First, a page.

Ethiopia Aricha
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Buying from Ethiopia continues to be a challenge for roasters and importers.  More often than not, they are forced to purchase their lots through the Ethiopian Commodity Exchange—which is difficult if you require some traceability or back story with the coffees you want to purchase. You have to become a detective, scouring through pages and pages and pages of roaster and importer websites to find information about any given ECX coffee.

What I do know is this coffee comes from a washing station in the Gedeo Zone, west of the town of Yirgacheffe in the Guji area. The mill is called Kerbal Aricha and is owned by Surafel Birhanu, and is supplied by around 650 to 750 smallholder farmers (mainly garden growers), who produce around five containers of specialty coffee per year, and around ten commercial grade.

The varietals are anyone’s guess, but seem to be mainly made up from Typica and various other Ethiopian heirloom varietals. This is what you get in Ethiopia: lots of small growers with lots of different mutations and variations of plants, and little interest in separating them and figuring out what they actually have on their hands.

Ripe cherries are delivered to the mill where they are graded, sorted, de-pulped, and then fermented underwater between 36-48 hours, depending on temperature, humidity, and other factors. Parchment is then sorted in washing channels and dried on raised beds. The drying period generally lasts for up to two to three weeks, until moisture level reaches 12% or lower. The beans are then transported in parchment to the ECX warehouse in Awassa, then dry-milled to remove the parchment prior to shipping.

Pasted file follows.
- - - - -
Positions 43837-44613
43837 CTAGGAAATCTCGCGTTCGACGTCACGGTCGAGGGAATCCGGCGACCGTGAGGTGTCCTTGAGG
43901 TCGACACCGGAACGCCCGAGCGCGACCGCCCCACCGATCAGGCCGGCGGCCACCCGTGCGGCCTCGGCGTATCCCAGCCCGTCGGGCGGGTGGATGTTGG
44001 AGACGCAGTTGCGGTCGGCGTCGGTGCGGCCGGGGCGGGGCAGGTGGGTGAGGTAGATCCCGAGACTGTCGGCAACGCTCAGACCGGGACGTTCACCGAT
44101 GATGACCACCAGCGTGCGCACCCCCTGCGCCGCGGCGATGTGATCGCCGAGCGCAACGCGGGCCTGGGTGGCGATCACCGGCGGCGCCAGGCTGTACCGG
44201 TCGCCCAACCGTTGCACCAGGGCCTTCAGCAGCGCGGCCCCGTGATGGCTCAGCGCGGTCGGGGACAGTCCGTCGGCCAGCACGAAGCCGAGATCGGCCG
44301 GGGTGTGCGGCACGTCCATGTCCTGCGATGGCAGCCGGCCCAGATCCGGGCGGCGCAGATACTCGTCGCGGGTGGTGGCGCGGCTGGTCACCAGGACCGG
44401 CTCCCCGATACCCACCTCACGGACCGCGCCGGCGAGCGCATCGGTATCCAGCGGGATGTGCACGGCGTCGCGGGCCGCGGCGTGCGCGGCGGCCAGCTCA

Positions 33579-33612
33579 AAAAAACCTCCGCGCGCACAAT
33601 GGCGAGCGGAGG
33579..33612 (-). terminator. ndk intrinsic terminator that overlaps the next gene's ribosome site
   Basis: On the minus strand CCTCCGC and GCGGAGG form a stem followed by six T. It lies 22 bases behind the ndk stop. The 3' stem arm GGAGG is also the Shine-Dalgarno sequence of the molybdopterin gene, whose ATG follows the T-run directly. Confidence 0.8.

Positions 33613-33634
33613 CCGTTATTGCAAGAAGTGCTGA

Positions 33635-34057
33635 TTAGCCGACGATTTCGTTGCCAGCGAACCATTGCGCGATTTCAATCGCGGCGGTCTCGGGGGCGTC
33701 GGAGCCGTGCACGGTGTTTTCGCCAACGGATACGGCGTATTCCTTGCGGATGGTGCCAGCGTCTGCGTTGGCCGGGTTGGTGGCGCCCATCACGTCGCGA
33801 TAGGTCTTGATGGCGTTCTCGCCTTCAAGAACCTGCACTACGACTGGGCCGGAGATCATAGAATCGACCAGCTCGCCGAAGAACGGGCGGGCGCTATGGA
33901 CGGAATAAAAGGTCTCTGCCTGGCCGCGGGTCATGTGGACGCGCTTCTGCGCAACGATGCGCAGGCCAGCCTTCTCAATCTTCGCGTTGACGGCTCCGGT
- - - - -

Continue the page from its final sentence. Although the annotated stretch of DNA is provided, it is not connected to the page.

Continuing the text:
Welcome to my Table, here in the corner of this cafe. Today we’re sipping the Ethiopia Aricha, from Flying Baron Roasters in Lakewood, Colorado. Feel free to pull up a chair.

THE BASICS:

region: Yirgacheffe, Ethiopia
farm: Kerbal Aricha Mill
producer: smallholder farmers
association: Ethiopia Commodity Exchange
elevation: 1800 – 2000 meters above sea level
cultivars: Ethiopia Heirloom
process: natural
certifications: standard

THE BREW:

method: Clever
grind: 22, Preciso
coffee: 28 g
water: 400 mL
bloom: 1:00
pour: 1:00 “Z” pour, 10 second stir at 2:00, drop at 4:00

THE COFFEE:

The aroma of this Ethiopia Aricha is your prototypical natural Ethiopa. It explodes out of the bag as soon as I tear it open with bombastic scents of dark chocolate and massive berries; there also touches of brown sugar and cinnamon raisin bread that I find interesting.

The first few sips of the coffee, however, aren’t really what I was expecting they’d be. I was hoping for bright berries, sweet milk chocolate, and aromatic flowers; instead, I’m getting peanut shells, bittersweet dark chocolate, and burnt brown sugar and honey. It doesn’t taste over-roasted or stale or anything like that—there’s just something off about it that I can’t quite put my finger on. All of the flavors I want to be there are there, but they’re all slightly… askew. It doesn’t taste like a natural Ethiopian berry explosion; instead, it tastes a lot more like trail mix.

As it cools off, the coffee definitely livens; I’m tasting more of those bright, juicy fruits I was hoping for. Unfortunately, I’m also tasting more of that mystery flavor that’s throwing everything off—particularly in the finish. It’s a little papery, and it rises up to the roof of the mouth and pushes to the back while the fruits slip and slide on the tongue. I’m definitely tasting that prototypical blueberry up front, but there are some other fruits happening here too: Fuji apple, grape, peach, lime and raisin.

Medium body; slick mouthfeel; berry acidity; slightly dry finish.

THE BOTTOM LINE:

This is the first time in a while that a coffee has left me so flummoxed. Because here’s the thing—Flying Baron’s Ethiopia Aricha is a good coffee; really good. I could taste the potential. But there’s something sort of “off” about it that I had a really difficult time putting my finger on. It wasn’t over-roasted, it wasn’t stale…

You know, I actually think it might have been underdeveloped. I’m not a roaster, so I don’t feel qualified to make that sort of call, but there were some telltale signs of under-roast: the body was light, the texture was slick, almost watery, there was a lime note to it which can sometimes indicate under-roast (as does the Sencha and jasmine tea flavors I found), and all of the flavors I were expecting to be there were there, but they just weren’t fully fleshed out.

 

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